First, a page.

Headsets kill human discourse

I was walking through the parking lot at Surrey Center when something happened that has become a common occurrence over the past few years.


I had finished my cup of coffee from a coffee shop, and I was walking to my car when someone beside me said, "Hello." I will admit, I was a little surprised by her greeting, mostly because I had no idea who she was, but in the spirit of being friendly I gave this woman a huge smile, a wave and a hearty "Hi, how are you doing?" I was expecting an answer of some sort.

As it turns out, the woman wasn't talking to me after all. Instead, she was having her own conversation on a Bluetooth telephone headset. When I said "hello" to her, she simply looked at me as though I were a raving lunatic. She proceeded to tell whomever she was talking to that a crazy man was trying to hit on her, and all the while I was simply trying to walk to my car after a nice cup of coffee.

I am tired of Bluetooth headsets! We live in a community where human interaction already has dwindled to a minimum. The last thing we need in our lives is another device that allows us to avoid genuine human contact, even if it is a "hello" on the street. Keeping a cell phone in your ear at all times is an annoyance to everyone around you. But more importantly, it robs you of the chance to meet someone new in the course of daily life.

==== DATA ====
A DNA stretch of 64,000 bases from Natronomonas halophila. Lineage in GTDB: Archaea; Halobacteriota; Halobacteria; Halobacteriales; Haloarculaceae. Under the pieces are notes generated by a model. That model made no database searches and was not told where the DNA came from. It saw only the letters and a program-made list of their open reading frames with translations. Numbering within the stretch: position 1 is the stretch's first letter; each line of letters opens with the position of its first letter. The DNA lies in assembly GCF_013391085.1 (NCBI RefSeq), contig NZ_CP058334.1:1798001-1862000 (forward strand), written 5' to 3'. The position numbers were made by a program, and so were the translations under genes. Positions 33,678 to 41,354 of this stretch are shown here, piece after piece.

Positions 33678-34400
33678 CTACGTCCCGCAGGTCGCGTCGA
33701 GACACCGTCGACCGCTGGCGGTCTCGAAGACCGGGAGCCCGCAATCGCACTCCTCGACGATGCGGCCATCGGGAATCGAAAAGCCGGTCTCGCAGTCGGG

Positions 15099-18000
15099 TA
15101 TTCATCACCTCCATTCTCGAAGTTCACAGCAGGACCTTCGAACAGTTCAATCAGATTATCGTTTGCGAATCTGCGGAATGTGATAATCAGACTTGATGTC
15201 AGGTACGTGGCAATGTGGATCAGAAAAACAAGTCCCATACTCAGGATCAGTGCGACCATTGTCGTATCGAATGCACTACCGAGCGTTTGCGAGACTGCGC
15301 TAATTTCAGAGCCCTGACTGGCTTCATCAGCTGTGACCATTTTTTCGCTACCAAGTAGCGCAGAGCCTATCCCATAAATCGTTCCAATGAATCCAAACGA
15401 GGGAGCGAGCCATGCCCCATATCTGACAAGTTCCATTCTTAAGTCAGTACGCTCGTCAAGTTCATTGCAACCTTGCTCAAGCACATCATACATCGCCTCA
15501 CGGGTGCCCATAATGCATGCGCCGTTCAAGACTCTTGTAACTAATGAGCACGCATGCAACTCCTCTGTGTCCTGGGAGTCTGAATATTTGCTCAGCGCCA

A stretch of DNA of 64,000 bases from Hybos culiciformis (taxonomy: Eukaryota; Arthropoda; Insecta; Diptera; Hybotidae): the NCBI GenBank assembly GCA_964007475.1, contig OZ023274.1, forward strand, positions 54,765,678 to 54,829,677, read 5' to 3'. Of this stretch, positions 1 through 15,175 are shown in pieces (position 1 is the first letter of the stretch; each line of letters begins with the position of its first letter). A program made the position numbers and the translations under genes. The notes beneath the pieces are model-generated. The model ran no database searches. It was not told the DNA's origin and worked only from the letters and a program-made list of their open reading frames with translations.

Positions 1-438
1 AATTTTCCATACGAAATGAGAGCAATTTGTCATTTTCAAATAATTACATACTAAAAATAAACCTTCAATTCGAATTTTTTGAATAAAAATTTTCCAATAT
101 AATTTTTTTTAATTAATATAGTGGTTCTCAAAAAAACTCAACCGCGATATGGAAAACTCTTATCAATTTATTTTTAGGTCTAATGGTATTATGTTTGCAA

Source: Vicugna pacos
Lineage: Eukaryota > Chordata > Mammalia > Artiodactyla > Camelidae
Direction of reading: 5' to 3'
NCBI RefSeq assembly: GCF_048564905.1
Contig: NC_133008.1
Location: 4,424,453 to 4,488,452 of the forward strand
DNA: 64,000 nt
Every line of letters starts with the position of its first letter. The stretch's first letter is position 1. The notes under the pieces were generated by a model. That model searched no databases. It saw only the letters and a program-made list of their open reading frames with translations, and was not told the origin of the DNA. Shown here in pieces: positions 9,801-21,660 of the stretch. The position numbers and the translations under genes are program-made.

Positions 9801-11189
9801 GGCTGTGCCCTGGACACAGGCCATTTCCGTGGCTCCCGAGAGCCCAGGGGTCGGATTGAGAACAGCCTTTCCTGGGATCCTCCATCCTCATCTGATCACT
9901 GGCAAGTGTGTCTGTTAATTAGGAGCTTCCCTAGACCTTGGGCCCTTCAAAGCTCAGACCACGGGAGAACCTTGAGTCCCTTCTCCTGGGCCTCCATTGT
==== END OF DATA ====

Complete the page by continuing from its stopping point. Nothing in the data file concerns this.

I will never own a Bluetooth headset, and it is my hope that just a few readers will take a chance and take off their Bluetooth and say "hello" to a stranger the next time they get a chance. If you won't do it to meet a new friend, at least try it to keep from embarrassing an innocent bystander.

Will Dyer


(The writer is pastor of Grovetown United Methodist Church.)



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